Central Govt. Rejects Parsi Dokhmenashini Plea For Covid Victims

On 17th January, 2022, the Government of India directed the Supreme Court to not change the cremation / burial protocols for the bodies of those who died of COVID-19, in order to accommodate Dokhmenashini or the traditional funeral rites of the Parsi community, prohibits the burial or cremation of the dead.

The government pointed out that these rites involve exposing the body, which could still contain active traces of the coronavirus, to professional pall bearers and the virus could spread. It further added that the corpses of Covid-infected persons would also be exposed to the environment and animals if not buried or cremated.

The government was responding to a plea made by the Surat Parsi Panchayat Board (SPP), requesting permission for the Parsi community to perform Dokhmenashini for those who had passed away due to the Covid infection. SPP had moved the Supreme Court, after their plea was rejected by the Gujarat High Court.

A bench of Justices D Y Chandrachud and A S Bopanna had sought the government’s response. Renowned Senior Advocate – Fali S. Nariman, assisted by Advocate Zerick Dastur and Karanjawala and Co., had appeared on behalf of the Surat Parsi Panchayat, in the Supreme Court. Fali Nariman had submitted a protocol that is followed to which the state filed an affidavit saying they opposed it. During an earlier hearing, Fali Nariman told the top court, “(Among) Parsis there are Nasheshalars – professional corpse-bearers – but the guidelines do not mention any other mode of disposal of dead bodies other than cremation and burial. Article 21 (Right to Life) is not just for living people but also for post-death…”

On 10th January, 2022, the Supreme Court had sought the assistance of Solicitor General Tushar Mehta in the matter, after senior advocate Fali S. Nariman had proposed guidelines to meet the concerns of the Union government over public health and safety, while preserving the sanctity of the Zoroastrian faith practiced by the Parsis. Nariman argued that the protocol issued by the Centre did not take into account the concerns of the Parsi community in regard to the “modalities ordained for funeral rites”.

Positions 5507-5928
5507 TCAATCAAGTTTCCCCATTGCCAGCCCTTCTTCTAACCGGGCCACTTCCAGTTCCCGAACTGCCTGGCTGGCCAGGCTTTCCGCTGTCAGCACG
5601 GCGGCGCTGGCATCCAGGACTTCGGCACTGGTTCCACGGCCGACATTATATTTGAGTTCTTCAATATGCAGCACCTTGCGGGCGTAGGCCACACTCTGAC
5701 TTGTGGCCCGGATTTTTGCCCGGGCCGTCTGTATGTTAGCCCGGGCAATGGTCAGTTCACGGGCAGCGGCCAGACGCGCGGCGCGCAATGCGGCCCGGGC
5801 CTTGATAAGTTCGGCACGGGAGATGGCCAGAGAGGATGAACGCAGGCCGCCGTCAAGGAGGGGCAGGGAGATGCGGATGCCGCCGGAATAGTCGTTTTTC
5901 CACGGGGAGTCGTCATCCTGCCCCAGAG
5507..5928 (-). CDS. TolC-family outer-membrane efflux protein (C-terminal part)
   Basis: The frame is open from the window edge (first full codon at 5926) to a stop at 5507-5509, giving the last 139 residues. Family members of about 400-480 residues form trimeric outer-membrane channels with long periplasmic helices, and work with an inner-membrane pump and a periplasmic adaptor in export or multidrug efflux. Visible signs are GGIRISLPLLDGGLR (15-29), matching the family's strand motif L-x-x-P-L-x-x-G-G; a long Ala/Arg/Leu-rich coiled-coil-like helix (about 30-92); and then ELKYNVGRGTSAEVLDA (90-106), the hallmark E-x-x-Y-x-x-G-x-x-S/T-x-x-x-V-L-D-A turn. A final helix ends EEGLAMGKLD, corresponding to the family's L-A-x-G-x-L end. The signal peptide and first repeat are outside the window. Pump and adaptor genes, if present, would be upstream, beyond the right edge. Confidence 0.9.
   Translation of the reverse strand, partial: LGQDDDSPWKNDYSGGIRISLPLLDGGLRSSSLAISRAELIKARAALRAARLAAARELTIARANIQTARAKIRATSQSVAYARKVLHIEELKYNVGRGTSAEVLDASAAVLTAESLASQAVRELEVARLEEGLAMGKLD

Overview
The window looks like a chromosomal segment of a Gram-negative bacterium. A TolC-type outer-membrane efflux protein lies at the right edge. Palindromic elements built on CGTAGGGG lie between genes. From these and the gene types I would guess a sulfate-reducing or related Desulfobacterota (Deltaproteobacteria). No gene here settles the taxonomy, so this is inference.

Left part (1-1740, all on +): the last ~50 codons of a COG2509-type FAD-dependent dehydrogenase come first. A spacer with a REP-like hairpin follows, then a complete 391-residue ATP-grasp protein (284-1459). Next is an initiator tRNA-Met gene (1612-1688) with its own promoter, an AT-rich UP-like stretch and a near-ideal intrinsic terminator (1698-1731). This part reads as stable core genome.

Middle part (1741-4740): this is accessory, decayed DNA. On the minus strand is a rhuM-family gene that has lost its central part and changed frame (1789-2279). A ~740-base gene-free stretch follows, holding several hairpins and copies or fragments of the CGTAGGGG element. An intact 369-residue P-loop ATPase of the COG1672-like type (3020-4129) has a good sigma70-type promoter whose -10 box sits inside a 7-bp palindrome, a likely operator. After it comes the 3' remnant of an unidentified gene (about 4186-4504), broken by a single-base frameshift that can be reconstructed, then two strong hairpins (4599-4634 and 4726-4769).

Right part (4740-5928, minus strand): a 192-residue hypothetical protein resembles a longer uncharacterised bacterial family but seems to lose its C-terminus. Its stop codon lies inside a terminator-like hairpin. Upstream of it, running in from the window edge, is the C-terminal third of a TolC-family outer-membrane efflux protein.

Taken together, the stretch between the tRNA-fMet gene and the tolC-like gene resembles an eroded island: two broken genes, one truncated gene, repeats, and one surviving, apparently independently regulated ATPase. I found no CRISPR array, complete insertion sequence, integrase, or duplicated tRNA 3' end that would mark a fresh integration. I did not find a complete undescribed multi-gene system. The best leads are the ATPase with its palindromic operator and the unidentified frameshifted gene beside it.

During the hearing on the 17th of January, Nariman told the bench that the petition was not adversarial, adding that the suggestion given by the petitioner mentioned the rules of the Parsi community and the Centre could take a call in view of the same, to permit proper last rites to be conducted. The bench, led by Justice D Y Chandrachud, recommended an informal meet with the health officials and stakeholders to find a reasonable outcome to this, as the matter is highly sensitive to the Parsi community. He also suggested the Solicitor General of India, Tushar Mehta to take into account the protocol submitted by Fali Nariman and then make necessary changes to it. He advised Mehta — who appeared for the Centre — to convene a meeting with the petitioner to thrash out a suitable protocol that would allow the Parsis to practise their faith while performing last rites of bodies of the Covid dead. The bench has scheduled the next hearing on the matter for 31st January, 2022.

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